Strangely, Hanoi looks much better from the back of a motorbike – especially at night. In spite of the sea of traffic and the sheer number of people, sitting on the back of a bike somehow feels safer than trying to navigate the city on foot. Perhaps that’s not so strange in a country where the 39 million registered motorbikes outnumber cars eighteen to one. Given that cars often can’t make it through the hoards of motos, and that pavements are more commonly used as parking bays or shop display space, bike really is the best way to see this bustling city when night descends and Hanoi lights up like a fairground ride.
So, one of the best experiences in Hanoi has to be the Night Lights and Food Motorbike Tour by Paloma Motorbike Tours. We spent Sunday night speeding round the city, able to look around us for once instead of dodging traffic and potholes at the sides of the roads, and it was the most fun I had during our time in the capital.
Our guide, Nam, picked us up from our hotel around 6pm and introduced us to our drivers, the lovely Mik and Inh, two girls studying English at university. The bikes were big, new and much comfier than some of the motos we’ve had lifts on before, and we each had our own bike and drivers, while Nam led the tour from the back of a bike with a third driver. Besides the four guides and drivers, it was just me and Sam on the tour as they only cater to small groups, giving us plenty of privacy – and ensuring that we were kept nice and safe by the four staff members taking care of us.
We started – where else? – in a coffee shop: Cafe Nang on Nguyen Huu Huan. Coffee, introduced to the country by French colonialists in 1857, has been seized by the Vietnamese and forms a huge part of their food culture. Hanoi, like the rest of the country, is rammed full of coffee shops, which are less the quick energy fix and free wifi we see them as in the UK and more a place to meet, chat and linger over one or two (or six) delicious coffees, while at night many of these cafes function as bars, blasting out music to compete with the roar of the motos and serving coffee long into the early hours.
Nam introduced us to the history of coffee in his country and gave us a little insight into this culture. Coffee in Vietnam is strong, but usually served with condensed milk giving it a sweet, toffee-like taste to counteract the tangy, subtle bitterness. The evening being particularly hot and humid, I took my coffee brewed over ice, a popular drink which tastes like a milkshake, and over our yummy pick-me-ups Nam gave us the evening’s itinerary and set us up with our ear pieces.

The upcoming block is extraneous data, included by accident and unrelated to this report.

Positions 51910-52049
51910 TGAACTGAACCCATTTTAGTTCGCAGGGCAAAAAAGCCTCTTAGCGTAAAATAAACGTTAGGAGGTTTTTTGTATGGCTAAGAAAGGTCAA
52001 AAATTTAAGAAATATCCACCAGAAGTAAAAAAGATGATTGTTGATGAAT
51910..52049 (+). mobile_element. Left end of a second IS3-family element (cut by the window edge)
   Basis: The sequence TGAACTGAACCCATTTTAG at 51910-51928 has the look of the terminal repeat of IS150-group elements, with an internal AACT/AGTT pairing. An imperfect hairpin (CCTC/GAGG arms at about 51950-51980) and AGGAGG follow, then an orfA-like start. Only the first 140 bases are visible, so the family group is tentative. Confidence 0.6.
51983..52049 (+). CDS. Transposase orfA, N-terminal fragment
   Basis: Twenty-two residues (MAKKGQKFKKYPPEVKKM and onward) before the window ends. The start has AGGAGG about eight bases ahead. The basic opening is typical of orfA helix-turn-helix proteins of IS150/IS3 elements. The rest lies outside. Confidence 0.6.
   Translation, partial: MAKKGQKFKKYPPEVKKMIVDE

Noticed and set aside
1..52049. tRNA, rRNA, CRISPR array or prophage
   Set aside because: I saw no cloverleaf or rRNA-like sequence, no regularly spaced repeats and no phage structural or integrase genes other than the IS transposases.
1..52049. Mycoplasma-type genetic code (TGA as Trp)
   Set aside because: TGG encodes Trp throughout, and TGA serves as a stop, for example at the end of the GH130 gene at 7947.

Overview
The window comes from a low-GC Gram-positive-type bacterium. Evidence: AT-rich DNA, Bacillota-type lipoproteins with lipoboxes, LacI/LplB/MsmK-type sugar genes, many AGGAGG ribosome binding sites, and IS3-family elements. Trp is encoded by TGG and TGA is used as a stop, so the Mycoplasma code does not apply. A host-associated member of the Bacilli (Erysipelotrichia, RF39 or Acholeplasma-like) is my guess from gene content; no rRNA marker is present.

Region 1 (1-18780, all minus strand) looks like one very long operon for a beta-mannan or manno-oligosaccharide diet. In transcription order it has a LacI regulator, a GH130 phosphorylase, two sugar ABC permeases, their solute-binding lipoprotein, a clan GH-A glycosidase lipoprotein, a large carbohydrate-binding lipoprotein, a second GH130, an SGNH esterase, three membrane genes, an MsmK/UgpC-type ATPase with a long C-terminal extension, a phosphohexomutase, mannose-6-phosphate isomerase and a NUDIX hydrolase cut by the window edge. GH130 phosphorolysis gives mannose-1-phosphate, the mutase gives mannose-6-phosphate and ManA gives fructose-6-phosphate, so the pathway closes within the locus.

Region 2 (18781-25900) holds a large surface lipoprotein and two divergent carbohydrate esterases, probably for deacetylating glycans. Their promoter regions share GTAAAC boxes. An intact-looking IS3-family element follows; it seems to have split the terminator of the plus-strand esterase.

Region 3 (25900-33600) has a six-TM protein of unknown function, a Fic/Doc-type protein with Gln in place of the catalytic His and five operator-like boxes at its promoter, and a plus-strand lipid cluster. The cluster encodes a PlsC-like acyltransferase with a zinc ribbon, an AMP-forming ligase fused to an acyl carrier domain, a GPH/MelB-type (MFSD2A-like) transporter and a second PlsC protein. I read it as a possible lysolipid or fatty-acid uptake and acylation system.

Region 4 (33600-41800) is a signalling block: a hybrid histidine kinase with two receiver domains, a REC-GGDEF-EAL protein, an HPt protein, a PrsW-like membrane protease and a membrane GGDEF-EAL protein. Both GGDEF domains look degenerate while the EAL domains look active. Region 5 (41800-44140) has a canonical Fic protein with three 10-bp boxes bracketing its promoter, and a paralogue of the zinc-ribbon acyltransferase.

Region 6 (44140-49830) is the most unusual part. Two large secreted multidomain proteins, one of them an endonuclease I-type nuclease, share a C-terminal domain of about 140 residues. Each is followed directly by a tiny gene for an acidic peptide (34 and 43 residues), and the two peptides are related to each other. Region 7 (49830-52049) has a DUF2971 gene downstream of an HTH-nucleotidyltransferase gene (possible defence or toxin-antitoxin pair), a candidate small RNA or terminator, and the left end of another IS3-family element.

This is a particular stroke of genius. In a city where stopping even at the side of the road can be dangerous, and not much can be heard in the street, Paloma Motorbike Tours use walkie-talkies for their Hanoi Tours with small ear pieces so that the tour can be conducted whilst guests are whizzing along on the back of their bikes – and there was even two-way so that we could ask questions.
Safety briefing over, and armed to the teeth with coffee-related recommendations (like the popular brand Weasel Coffee which delivers worldwide, and the must-try Vietnamese egg coffee which is apparently not as weird as it sounds), we headed out into the city on our bikes.
The first sight was the stunning yellow façade of the Hanoi Opera House in the calmer, more spacious French Quarter. Vividly lit against the night, the ornate white-pillared building looked stunning, and it’s picturesque steps were dotted with couples sitting hand in hand, enjoying the warm night. From the French Quarter, we zipped through the busy streets below colourful light decorations, over to Ho Chi Minh’s Mausoleum. Closed for three months for maintenance, we couldn’t get right outside the building, but it was lit so brightly in white and red that it stood out brilliantly against the dark sky.
Nam was full of facts not only about Ho Chi Minh, but about Vietnamese culture and politics in general. I particularly enjoyed learning about the various superstitions surrounding marriage – with the numerous unlucky years and days making it very hard for brides to arrange a date. Learning about a country from it’s locals is always the most interesting way to experience it, and Nam was a brilliant guide with a ton of knowledge and fantastic English. We loved him!